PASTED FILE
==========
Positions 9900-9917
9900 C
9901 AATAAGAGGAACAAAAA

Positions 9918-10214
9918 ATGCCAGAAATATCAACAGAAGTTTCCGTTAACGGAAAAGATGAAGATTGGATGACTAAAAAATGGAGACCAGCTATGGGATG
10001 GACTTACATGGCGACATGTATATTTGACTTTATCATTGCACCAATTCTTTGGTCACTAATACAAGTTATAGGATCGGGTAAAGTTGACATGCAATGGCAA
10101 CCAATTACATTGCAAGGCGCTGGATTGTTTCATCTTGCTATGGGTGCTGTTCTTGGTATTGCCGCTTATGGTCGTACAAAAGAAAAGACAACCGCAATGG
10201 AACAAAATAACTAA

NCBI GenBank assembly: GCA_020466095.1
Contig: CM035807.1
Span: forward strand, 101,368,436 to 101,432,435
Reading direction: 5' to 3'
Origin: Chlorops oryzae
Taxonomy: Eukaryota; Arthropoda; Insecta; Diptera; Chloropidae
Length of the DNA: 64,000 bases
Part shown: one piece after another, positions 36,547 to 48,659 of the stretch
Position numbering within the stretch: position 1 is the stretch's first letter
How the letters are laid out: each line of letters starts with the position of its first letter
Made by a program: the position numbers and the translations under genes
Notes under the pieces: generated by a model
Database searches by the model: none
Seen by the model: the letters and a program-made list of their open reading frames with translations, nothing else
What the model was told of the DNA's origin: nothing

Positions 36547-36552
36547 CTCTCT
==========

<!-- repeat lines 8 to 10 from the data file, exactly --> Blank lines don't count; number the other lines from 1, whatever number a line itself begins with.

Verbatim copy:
10201 AACAAAATAACTAA

NCBI GenBank assembly: GCA_020466095.1
Contig: CM035807.1